WAYNESBORO, Ga. - Wildlife managers from throughout the nation got a glimpse last week of the changing landscape of Di-Lane Plantation - one of Georgia's best-known public quail hunting sites.
The visitors - 136 of them - were attendees of the Eight Annual Southeast Quail Study Group, a consortium dedicated to the hoped-for comeback of the South's signature game bird.
"This is the largest group ever assembled for this cause," said Rocky Evans, executive vice-president of Quail Unlimited, an Edgefield, S.C., based conservation organization.
The study group, which held its four-day meeting in Waynesboro, Ga., was created in 1995 to help solve the complex riddle of the vanishing bobwhite quail that once flourished across most of the South.
The decline of family farms - and the replacement of traditional forests and overgrown fields with planted pines - definitely has hurt quail populations, Georgia wildlife biologist Haven Barnhill said.
Issues discussed during the conference included agricultural policy and conservation, federal Farm Bill legislation and regional management approaches that impact quail.
But one of the highlights was a tour of Di-Lane, an 8,100-acre management area that traces its origins to the late Henry Berol, an avid quail hunter who assembled the plantation decades ago by consolidating scores of small farms.
Under his guidance, the Georgia Field Trials gained national prominence on the site, which Berol named for his daughters, Diane and Elaine.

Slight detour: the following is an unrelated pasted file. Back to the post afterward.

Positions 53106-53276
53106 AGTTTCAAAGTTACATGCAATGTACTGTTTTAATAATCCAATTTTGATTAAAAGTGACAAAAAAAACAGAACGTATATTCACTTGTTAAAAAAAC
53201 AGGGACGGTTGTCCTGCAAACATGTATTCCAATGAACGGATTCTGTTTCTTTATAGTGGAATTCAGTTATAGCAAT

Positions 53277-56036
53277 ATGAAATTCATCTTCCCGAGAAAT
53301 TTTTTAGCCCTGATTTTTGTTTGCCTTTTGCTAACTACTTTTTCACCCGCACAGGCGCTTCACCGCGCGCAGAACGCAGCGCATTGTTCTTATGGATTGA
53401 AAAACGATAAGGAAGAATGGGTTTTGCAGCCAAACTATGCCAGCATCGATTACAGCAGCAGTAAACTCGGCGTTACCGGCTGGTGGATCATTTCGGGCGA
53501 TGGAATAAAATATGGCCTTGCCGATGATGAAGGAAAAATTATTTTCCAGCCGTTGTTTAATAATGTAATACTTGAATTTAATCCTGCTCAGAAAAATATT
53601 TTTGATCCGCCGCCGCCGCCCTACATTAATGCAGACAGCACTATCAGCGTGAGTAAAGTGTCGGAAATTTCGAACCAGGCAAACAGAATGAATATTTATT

After Berol's death, the plantation was purchased for public use and turned over to Georgia's Department of Natural Resources, which is using the site as a proving ground for better quail management programs.
"When we started out here, the deer population was out of control," Barnhill told his visitors. "We had serious forestry management issues on this property that severely limited the bobwhite quail population."
Despite intensive efforts to encourage quail reproduction, populations have continued to decline. More than 100 coveys were reported at Di-Lane in both 1995 and 1996. In recent years, fewer than 40 coveys were found.
This fall and winter, however, drastic changes are being initiated to improve quail at Di-Lane. The major change will be thinning or cutting 3,000 acres of timber to create more weedy habitat.
The current problem, he said, is that suitable field edges that provide habitat are merely "islands' surrounded by open pine plantation, where quail are easy prey for hawks, foxes and other predators.
"You can walk in there all the time - and find bird feathers all over the place in those pine stands," he said. About 30 percent of the timber thinning has been completed, but the majority - 70 percent - will occur within 18 months.
The future objective, he said, is one covey per hour. Today's hunters average a dismal two coveys per day, he said.
Southeast Quail Study Group objectives:
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